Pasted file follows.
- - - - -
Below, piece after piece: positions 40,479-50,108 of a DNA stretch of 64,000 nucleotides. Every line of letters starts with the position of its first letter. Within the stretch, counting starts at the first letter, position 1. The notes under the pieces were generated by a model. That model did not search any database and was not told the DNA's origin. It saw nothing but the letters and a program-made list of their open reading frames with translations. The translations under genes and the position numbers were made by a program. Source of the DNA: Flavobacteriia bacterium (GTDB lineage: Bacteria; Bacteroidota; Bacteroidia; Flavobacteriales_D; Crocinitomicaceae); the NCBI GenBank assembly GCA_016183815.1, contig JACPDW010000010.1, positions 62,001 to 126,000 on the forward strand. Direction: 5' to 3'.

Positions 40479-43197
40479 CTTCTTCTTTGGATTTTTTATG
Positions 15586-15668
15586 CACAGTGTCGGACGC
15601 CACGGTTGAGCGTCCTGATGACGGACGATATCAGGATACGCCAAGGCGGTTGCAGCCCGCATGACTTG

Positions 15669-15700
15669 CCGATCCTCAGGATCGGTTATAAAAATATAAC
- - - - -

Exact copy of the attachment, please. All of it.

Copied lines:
Below, piece after piece: positions 40,479-50,108 of a DNA stretch of 64,000 nucleotides. Every line of letters starts with the position of its first letter. Within the stretch, counting starts at the first letter, position 1. The notes under the pieces were generated by a model. That model did not search any database and was not told the DNA's origin. It saw nothing but the letters and a program-made list of their open reading frames with translations. The translations under genes and the position numbers were made by a program. Source of the DNA: Flavobacteriia bacterium (GTDB lineage: Bacteria; Bacteroidota; Bacteroidia; Flavobacteriales_D; Crocinitomicaceae); the NCBI GenBank assembly GCA_016183815.1, contig JACPDW010000010.1, positions 62,001 to 126,000 on the forward strand. Direction: 5' to 3'.

Positions 40479-43197
40479 CTTCTTCTTTGGATTTTTTATG
Positions 15586-15668
15586 CACAGTGTCGGACGC
15601 CACGGTTGAGCGTCCTGATGACGGACGATATCAGGATACGCCAAGGCGGTTGCAGCCCGCATGACTTG

Positions 15669-15700
15669 CCGATCCTCAGGATCGGTTATAAAAATATAAC